Sci-fi horror musicals have a rather good track record on and off Broadway, most notably, The Little Shop of Horrors which delighted Broadway audiences back in 198 and collected many awards. Re-Animator has all the phantasmagorical ingredients that made Little Shop shine, but it needs to highlight its narrative more to emphasize the Promethean myth that is at the heart of the horror tale. The character West pretty much nails it down when he describes himself and his mission: “I’m the modern heir to Prometheus, bringing fire to man. I give life because I can.”
Audiences can count on plenty of blood baths and airborne body parts! When it comes to nightmare-ish spectacle (set by Laura Fine Hawkes, special effects by Tony Doublin, John Naulin, John Buechler, Tom Devlin, and Greg McDougall), this show is a dead ringer. To protect them from the messiness spurting and spilling off the stage, ushers hand out free ponchos at each performance. There’s even a designated “splash zone” in the rows nearest the stage.
The fine cast includes George Wendt of Cheers fame, but it definitely needs to gain some dramatic muscle. The show is heading to the Edinburgh Fringe Festival following its New York run. May it re-animate itself with new zest at the Edinburgh Fringe Festival where it's headed following the New York run.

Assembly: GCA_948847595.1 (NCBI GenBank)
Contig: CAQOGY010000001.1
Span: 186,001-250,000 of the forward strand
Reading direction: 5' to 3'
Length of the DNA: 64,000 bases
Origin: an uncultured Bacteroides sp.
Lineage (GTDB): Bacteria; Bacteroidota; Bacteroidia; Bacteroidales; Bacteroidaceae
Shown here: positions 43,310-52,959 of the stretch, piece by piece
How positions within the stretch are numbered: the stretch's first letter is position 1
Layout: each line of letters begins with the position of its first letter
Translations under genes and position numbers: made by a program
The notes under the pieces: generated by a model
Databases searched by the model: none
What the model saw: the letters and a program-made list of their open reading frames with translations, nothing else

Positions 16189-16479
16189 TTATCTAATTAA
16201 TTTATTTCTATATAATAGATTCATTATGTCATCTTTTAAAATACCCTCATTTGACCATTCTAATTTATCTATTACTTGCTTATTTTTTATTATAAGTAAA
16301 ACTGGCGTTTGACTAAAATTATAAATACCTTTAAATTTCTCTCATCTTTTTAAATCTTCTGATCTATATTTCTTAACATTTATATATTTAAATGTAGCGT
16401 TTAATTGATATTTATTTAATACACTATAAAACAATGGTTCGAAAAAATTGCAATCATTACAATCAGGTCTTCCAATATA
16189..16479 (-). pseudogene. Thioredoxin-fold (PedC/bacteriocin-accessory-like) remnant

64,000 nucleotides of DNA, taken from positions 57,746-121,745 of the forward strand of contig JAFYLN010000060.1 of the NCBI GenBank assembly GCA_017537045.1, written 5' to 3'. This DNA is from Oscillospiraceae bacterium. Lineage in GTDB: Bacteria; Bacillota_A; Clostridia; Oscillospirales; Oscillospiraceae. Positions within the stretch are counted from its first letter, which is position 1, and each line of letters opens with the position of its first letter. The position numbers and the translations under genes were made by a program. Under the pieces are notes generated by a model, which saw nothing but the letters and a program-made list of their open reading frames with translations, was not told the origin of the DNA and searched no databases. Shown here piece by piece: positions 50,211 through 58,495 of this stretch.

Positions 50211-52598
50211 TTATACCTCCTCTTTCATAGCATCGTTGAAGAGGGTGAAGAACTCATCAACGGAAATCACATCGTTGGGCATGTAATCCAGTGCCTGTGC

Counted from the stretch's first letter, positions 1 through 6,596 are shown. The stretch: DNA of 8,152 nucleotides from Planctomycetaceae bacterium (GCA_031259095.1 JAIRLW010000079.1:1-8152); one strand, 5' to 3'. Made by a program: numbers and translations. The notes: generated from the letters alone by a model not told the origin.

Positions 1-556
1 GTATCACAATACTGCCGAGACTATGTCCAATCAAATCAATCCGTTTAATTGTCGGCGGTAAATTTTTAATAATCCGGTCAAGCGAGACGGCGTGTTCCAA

Re-Animator The Musical is at the PTC Performance Space.
Baby Case is a scathing indictment of the American Dream. We watch the once-in-a-Blue-Moon Charles A. Lindbergh go from the heights of fame to the depths of despair when his twenty-month-old son is kidnapped and murdered. Like the OJ Simpson trial, the Lindbergh baby case caught the public imagination, and the media launched it into the stratosphere, sensationally headlining it as the “crime of the century.”
This tragic tuner takes you from the aviator’s historic solo cross-Atlantic flight in 1927, to his son’s kidnapping and murder in 1932, to the trial and execution of Bruno Hauptmann in 1936. Written by Michael Ogborn (book, music, and lyrics), and directed by Jeremy Dobrich with musical direction Denise Puricelli, the piece exposes the darker side of Yankee pluck and American enterprise.
À Baby Case is not really a new show. After several work shops it was produced in 2001 at the Arden Theatre Company in Philadelphia, where it won four Barrymore Awards and much praise from the public and critics Including from Curtainup's Kathryn Osenlund (Philadelphia review). Having earned its theatrical stripes, it arrives in New York as a well-oiled machine, hoping to take wing at the festival and gain a larger audience and perhaps future.